Given this situation it becomes clear that the public needs to become more empowered around issues concerning air quality.
Air monitors capable of producing results that will stand up in court must be operated according to DEC and EPA guidelines and are extremely expensive to install and operate. Therefore we will initially install one station in Columbia County to monitor ozone and PM2.5. We are currently working to establish partnerships to ensure that the station, once installed, will be properly operated, monitored and maintained.
Our goal is to have the station ready to operate within a year and be able to install at a second site after that.
Lafarge Cement Tire Burning Opposition
Despite FoH's legal and technical arguments, and the mobilization of hundreds in opposition, the DEC has issued the Permit for Lafarge to burn 4-6 million tires (TDF) per year at its Ravena Cement Plant. The final draft incorporated some, but not all, of FoH's comments.
We do not believe that we have further procedural recourse as an appeal of the decision is likely to be prohibitively expensive and is not expected to result in a reversal.
We will continue to closely monitor this issue with particular attention to Lafarge's air permit compliance because of their prior track record of permit deviances. We are considering legal recourse, for example a Citizens' Clean Air Act lawsuit.
In September 2005 Friends of Hudson began a monthly Speaker Series featuring topics of interest to our members and the public. While some of the events in the series are not directly related to current FoH projects, all are related to our overall mission and goals.
- Community Based Design of Hudson's Waterfront: A Forum with the South Bay Coalition and greater Hudson community residents
- Shaping the Future of Hudson's Waterfront with the South Bay Coalition and featuring Randy Daniels, former Commissioner of the NY Department of State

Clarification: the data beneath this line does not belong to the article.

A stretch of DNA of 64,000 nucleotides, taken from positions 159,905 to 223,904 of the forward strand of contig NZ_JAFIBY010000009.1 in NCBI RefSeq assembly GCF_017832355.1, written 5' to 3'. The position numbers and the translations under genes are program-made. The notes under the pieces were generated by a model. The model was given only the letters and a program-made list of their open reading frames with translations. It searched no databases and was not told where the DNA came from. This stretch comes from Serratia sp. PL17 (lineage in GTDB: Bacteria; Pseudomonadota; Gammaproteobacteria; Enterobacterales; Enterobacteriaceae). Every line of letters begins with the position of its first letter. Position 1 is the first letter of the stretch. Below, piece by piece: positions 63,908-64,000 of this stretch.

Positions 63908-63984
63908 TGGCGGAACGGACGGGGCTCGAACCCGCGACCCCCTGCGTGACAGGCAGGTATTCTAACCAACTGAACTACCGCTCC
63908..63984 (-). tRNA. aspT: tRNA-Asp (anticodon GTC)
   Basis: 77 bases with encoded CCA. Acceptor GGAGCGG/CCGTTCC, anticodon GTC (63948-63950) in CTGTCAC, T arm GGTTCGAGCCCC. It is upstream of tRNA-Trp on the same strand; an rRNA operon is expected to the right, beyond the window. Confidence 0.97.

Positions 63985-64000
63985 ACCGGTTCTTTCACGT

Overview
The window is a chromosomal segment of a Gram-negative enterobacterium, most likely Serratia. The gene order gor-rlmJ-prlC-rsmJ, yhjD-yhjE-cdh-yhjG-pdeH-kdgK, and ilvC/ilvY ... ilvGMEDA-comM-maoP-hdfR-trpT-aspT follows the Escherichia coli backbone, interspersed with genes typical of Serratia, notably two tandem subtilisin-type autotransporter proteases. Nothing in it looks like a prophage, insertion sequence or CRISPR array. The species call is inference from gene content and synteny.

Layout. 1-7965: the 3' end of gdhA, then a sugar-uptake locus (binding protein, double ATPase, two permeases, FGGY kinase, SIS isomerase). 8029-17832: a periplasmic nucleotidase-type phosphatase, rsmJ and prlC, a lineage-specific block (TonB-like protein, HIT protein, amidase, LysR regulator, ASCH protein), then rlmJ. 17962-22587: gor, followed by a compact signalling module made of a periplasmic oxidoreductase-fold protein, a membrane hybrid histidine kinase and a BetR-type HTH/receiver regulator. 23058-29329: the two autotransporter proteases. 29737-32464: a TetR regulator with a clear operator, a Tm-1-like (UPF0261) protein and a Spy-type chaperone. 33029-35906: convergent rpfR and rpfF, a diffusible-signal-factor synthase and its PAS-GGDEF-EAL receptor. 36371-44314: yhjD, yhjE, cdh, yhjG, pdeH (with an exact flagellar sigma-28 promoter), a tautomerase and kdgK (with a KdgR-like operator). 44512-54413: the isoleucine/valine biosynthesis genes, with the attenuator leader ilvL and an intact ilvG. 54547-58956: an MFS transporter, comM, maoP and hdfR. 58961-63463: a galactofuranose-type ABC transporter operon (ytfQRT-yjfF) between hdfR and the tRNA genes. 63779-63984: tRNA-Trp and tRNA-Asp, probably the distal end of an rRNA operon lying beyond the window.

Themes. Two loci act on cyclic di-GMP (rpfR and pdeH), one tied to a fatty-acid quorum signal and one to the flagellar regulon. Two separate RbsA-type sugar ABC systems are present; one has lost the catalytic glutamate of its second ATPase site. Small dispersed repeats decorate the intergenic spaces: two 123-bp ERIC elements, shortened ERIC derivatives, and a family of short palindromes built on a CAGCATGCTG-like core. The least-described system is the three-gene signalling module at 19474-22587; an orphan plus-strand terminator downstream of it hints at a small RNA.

- Understanding Sprawl with Todd Fabozzi, Capital District Regional Planning Commission
- Everything You Always Wanted to Know about Freedom of Information and Open Meetings Law But Were Afraid to Ask with Robert Freeman, Committee on Open Government
- SEQRA 101 with Jeff Baker, Esq., Young Sommer, LLC
- The Cost of Sprawl with James Sheldon, financial analyst and editor of Little Town Views.
- Alternative Energies for Municipalities: Exploring the Possibilities, a community forum with leading experts in renewable energy technologies.
- Environmental Issues Update, Cosponsored by Hudson River Sloop Clearwater. A forum on currently proposed legislation, management plans and funding priorities in New York State, featuring environmental lobbyists Rob Moore (Executive Director of Environmental Advocates), Willie Janeway (Director of NY Government Relations, The Nature Conservancy) and John Stouffer (Legislative Director, Atlantic Chapter, Sierra Club).
Future Programs (Dates and locations to be confirmed)
- Air Quality and Human Health with Mitchell L. Gaynor, M.D., author of Nurture Nature Nurture Health: Your Health and the Environment (2005).
- Seeing the Farm Landscape in a New Way with Conrad Vispo, the Farmscape Ecology Program.
- The Past, Present and Future of Farming in Columbia County, a panel of Columbia County farmers discussing the role of agriculture in the economy of Columbia County and the value of local produce in our lives.
- Global Warming, with Moisha Blechman, author of SLC: Understanding the Impact, and leader of the Sierra Club's taskforce on global warming.
To volunteer for a Friends of Hudson project call our office: (518) 822-0334